Coriolis Flowmeter                       Coriolis Flowmeter Hardware

Once these scale factors are known, the analog and frequency scale and offset settings of the relevant Rapidlogger inputs can be calculated as shown in the previous sections.  Generally the flowmeter output the density on a milliamp output and the flow rate is transmitted on a frequency output from the flowmeter transmitter.  Contact the factory for more support on interfacing flowmeters to the Rapidlogger system.

3.2   Installing and removing SD Memory card

The SD Memory card (5) installed in the Rapidlogger unit records all job data when it is powered on.  The operator does not need to do anything to start the job recording, other than turning the unit on.  In normal use the data is retrieved from the SD Memory card via Ethernet link using the supplied PC programs “Rapidlogger” or the “RapidloggerFile”.  As more and more data is recorded on the SD Memory card it starts getting full.  It is strongly recommended that the SD Memory card be erased or formatted every few weeks to prevent data corruption.  This can be done by using the “RapidloggerFile” program or from the front panel keypad of the (Press F6, F6, F6, F5). Please make sure all old job data has been transferred from the SD Card to the PC.

WARNING:  The SD card on the Rapidlogger can be corrupted by repeated improper power shutdowns and fluctuations.  The user should download all important job data after every job.  The SD card should be formatted / erased either from the front panel or by using the Rapid VU program every few jobs (10 - 15 jobs) after they have been downloaded.

 

 


3.3   Components of the Rapidlogger System

The various components of the Rapidlogger system are shown in the diagram below.

 


Components of the Rapidlogger System

 

 1)       LCD screen     

 2)       Main board

 3)       Power connector

 4)       Serial port connector

 5)       SD Card

 6)       SD Card connector

 7)       Ethernet Connector

 8)       Clock backup battery

 9)       Grounding connector

10)       Wiring terminal

11)       Mounting plate

12)       CPU Module

13)       Field Replaceable 1 Amp Fuse

 

 

3.4   Interfacing Rapidlogger to a PC via Ethernet

The Rapidlogger is equipped with a weatherproof Ethernet connector.  If a cable is installed in this connector and connected to a network port, the Rapidlogger can communicate with a PC computer.  Most Ethernet cables that are used are wired straight through and are meant to attach a device to an Ethernet Hub or Switch.  This is the type of cable that is installed on the Rapidlogger.  The second type of Ethernet cables that are used are wired in a crossover manner and are meant to connect two devices to each other without the need for a hub.  A short crossover patch is supplied with the Rapidlogger and can be installed in between the Ethernet socket (7) and cable connector. 

Thus if the installation requires the Rapidlogger to communicate with a PC through a Hub/Switch as in the majority of the cases, then the Ethernet cable should be used without any changes. If, however the installation requires the Rapidlogger to communicate with a PC without a Hub/Switch then the crossover patch should be installed inside the Rapidlogger unit.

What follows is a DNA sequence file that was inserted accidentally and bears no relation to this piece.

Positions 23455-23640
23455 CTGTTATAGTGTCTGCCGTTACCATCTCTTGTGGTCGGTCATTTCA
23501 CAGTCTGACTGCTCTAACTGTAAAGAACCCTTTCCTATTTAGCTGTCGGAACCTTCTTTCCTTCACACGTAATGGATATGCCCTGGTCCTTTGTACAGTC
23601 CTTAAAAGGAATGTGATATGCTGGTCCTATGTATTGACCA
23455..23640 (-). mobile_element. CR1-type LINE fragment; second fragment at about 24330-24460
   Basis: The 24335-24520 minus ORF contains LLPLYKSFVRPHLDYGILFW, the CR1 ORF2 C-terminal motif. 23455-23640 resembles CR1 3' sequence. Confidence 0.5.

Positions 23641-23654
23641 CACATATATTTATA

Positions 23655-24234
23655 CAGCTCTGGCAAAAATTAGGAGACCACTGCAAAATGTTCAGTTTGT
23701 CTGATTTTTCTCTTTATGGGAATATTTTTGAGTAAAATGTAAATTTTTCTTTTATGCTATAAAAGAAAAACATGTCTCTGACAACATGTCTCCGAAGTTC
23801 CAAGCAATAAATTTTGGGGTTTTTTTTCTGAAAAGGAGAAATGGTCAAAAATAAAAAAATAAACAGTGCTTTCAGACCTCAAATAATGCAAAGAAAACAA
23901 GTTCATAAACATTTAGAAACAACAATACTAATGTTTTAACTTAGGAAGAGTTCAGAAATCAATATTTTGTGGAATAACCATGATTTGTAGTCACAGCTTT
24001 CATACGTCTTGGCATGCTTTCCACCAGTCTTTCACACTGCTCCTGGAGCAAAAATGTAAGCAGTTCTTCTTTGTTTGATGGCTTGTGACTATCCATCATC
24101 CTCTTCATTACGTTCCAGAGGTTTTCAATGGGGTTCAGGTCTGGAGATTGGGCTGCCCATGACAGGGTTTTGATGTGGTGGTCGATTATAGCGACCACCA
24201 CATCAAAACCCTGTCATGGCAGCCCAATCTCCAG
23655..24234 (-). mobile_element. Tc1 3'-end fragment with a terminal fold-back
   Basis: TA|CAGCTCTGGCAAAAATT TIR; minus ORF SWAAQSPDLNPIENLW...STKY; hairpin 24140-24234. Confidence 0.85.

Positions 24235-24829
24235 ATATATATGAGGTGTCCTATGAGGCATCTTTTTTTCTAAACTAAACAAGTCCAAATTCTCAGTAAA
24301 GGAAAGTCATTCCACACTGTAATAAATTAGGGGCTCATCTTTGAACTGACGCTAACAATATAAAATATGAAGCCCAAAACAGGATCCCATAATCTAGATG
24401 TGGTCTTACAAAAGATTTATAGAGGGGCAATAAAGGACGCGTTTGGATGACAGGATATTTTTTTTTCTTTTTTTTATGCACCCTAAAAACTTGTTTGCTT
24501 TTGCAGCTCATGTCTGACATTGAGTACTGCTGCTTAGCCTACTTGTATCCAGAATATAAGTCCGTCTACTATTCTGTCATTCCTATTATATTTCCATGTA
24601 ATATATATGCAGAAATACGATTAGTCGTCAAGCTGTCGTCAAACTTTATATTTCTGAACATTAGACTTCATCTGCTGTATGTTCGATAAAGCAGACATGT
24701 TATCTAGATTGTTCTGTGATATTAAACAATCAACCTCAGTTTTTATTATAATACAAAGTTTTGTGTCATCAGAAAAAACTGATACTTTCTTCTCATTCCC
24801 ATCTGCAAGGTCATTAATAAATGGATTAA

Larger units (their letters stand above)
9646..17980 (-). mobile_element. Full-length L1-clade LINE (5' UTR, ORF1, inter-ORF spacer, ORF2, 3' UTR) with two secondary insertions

The second part of communicating with a PC is setting up of the correct IP address, gateway address and network mask.  There are two types of address setup mechanisms, automatic/dynamic/DHCP and static.  The Rapidlogger unit uses static IP addresses.  The current IP address and gateway address setup in the unit is displayed on the screen on the bottom left and bottom right of the screen for a few seconds after the unit is powered up.  Both or these are numbers are a sequence of four three digit numbers of the form (192.168.000.005).  In order for the Rapidlogger to communicate properly with a PC over the Ethernet connection, the PC and Rapidlogger should have compatible IP addresses that are within the same subnet.  If the user is unfamiliar with IP addresses then it is recommended that they use the following. 

 

PC / Laptop       IP: 192.168.000.001              Gateway: 192.168.000.001    Netmask: 255.255.255.000

Rapidlogger      IP: 192.168.000.005              Gateway: 192.168.000.001    Netmask: 255.255.255.000

IP settings on a PC are done from the Windows control panel in the IP setting field within the properties of the LAN Connection Dialog box.  On the Rapidlogger these settings are done from the front panel keypad.  Press F6, F6, F1 and then enter the IP address, Gateway and Netmask when prompted on the screen.  Perform a power cycle to verify and activate the IP address from the LCD screen.  The default IP address of 192.168.000.005 is setup in the system at the factory.  This is also the IP address that the system goes back to whenever a factory reset is done.  Advanced users should select and utilize the IP addresses appropriate for their network. 

Once the IP addresses are setup then the PC and the Rapidlogger are able to communicate with each other.  Proper communication can be verified by performing a PING from the PC to the Rapidlogger IP address.  Do note that some PC firewall programs block Ethernet communication that they are not familiar with.  If you have such a firewall running on your PC then you may either need to disable it or specifically setup it up to allow full two way communication to the Rapidlogger IP Address. 

3.5   Sensor Input Diagnostics

The Rapidlogger Unit has a built in diagnostics mode in which the raw sensor inputs can be viewed to ease troubleshooting.  The diagnostics mode for analog sensors can be accessed from the front panel keypad (Press F6, F6, F6, F1).  The diagnostics mode for frequency sensors can be accessed from the front panel keypad (Press F6, F6, F6, F2).  In each case a screen appears on the LCD that displays the various sensor values.

3.6   Editing Input Variables